He goes on in first part of chapter 7 to give the analogy of marriage. Previously we were married to the law of sin and death. It used to be if you sinned you were condemned. But now, through Christ, we've died to that principle, freeing us up to be bound to Christ under the Law of the Spirit in order that we might bear fruit to God. For "through Christ Jesus the law of the Spirit of life set me free from the law of sin and death." Rom 8:2 The law of the Spirit of life is this - God gives you the Holy Spirit who imparts to you life. It provokes you inside to righteous living. Remember Paul talked about being transformed from being slaves to sin to being slaves to God. This is the experience of those born of God. In fact the apostle John, speaking in a lifestyle sense, goes so far to say, "No one who is born of God will continue to sin, because God’s seed remains in him; he cannot go on sinning, because he has been born of God." 1John 3:9

Yet this is not to say that we are completely free from the sinful nature associated with our flesh. For in the second part of Romans chapter 7 Paul goes on to express his own internal struggle against sin. He says, for example, "I know that nothing good lives in me, that is, in my sinful nature. For I have the desire to do what is good, but I cannot carry it out." Rom 7:18 and he says, "I find this law at work: When I want to do good, evil is right there with me." Rom 7:21 Now some have said that this was not Paul's Christian experience, but his experience prior to coming faith. But in fact Paul clearly applies these ideas to Christians in Gal 5:16,17 where he says, "So I say, live by the Spirit, and you will not gratify the desires of the sinful nature. For the sinful nature desires what is contrary to the Spirit, and the Spirit what is contrary to the sinful nature. They are in conflict with each other, so that you do not do what you want." Which is the same phrase he used in Romans 7 describing his own experience. Those who have the Spirit nonetheless retain their sinful nature and as such there is this common experience of an internal struggle between the Spirit and the sinful nature.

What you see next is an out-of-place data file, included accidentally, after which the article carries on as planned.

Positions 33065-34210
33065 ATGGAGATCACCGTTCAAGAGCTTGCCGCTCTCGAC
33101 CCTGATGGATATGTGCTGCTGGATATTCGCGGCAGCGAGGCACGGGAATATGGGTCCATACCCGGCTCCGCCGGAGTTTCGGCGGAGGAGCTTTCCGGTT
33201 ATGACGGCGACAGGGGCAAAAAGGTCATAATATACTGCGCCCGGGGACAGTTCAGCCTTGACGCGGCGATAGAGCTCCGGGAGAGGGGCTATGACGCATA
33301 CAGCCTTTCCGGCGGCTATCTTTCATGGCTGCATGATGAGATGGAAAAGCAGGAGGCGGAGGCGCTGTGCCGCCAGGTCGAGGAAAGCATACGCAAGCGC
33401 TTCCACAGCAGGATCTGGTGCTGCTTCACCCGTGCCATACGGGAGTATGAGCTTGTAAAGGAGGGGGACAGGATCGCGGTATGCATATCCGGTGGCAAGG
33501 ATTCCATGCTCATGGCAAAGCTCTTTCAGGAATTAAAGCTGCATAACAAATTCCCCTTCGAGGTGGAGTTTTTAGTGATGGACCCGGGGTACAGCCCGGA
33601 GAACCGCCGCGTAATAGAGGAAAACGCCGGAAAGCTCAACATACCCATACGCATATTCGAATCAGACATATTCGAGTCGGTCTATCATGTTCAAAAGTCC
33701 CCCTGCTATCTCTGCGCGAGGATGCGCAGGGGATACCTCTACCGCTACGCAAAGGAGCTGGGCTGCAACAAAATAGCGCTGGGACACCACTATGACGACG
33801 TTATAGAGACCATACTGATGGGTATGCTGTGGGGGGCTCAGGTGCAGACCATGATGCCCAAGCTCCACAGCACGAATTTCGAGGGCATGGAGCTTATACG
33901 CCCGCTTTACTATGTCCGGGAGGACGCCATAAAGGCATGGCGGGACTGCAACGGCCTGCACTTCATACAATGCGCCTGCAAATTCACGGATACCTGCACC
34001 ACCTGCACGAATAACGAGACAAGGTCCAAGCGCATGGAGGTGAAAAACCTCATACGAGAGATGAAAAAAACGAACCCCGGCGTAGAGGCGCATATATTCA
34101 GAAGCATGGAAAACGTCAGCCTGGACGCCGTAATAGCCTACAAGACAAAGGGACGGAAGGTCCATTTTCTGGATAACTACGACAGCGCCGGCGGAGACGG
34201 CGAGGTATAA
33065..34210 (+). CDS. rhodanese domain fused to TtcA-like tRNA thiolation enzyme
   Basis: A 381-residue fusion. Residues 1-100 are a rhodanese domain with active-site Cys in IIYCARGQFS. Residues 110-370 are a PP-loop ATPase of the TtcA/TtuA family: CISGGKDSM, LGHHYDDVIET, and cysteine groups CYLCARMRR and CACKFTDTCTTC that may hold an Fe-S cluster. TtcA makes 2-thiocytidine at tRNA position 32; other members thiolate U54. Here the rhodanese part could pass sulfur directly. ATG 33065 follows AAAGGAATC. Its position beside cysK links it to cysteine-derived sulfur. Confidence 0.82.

Yet we are no longer viewed as bound in slavery to the sinful nature, even though our flesh is bound to that principle. Paul says, "in my inner being I delight in God’s law" Rom 7:22 and he says, "I myself in my mind am a slave to God’s law" Rom 7:25b What defines us in God's sight is our inner being. Our intentions. But this is not our final state. Of his present state Paul says, "What a wretched man I am! Who will rescue me from this body of death? Thanks be to God— through Jesus Christ our Lord!" Rom 7:24-25a And despite the fact that whatever we do sin is not absent, yet it is not the controlling principle of the Christian's life. Paul will elaborate upon this fact in Romans chapter 8 which we'll cover next time.

But to summarize, Paul says in 2Cor 5:17 "If anyone is in Christ, he is a new creation; the old has gone, the new has come!" Though for now we still retain our sinful nature and struggle against it, yet our inner person has been made new. And as we walk in the Spirit we will live a productive life and not carry out the desires of our sinful nature. Of the New Covenant the Lord says in Jer 32:39-40, "I will give them singleness of heart and action, so that they will always fear me for their own good and the good of their children after them. I will make an everlasting covenant with them: I will never stop doing good to them, and I will inspire them to fear me, so that they will never turn away from me." This is the Christian experience.


Jul 29,2015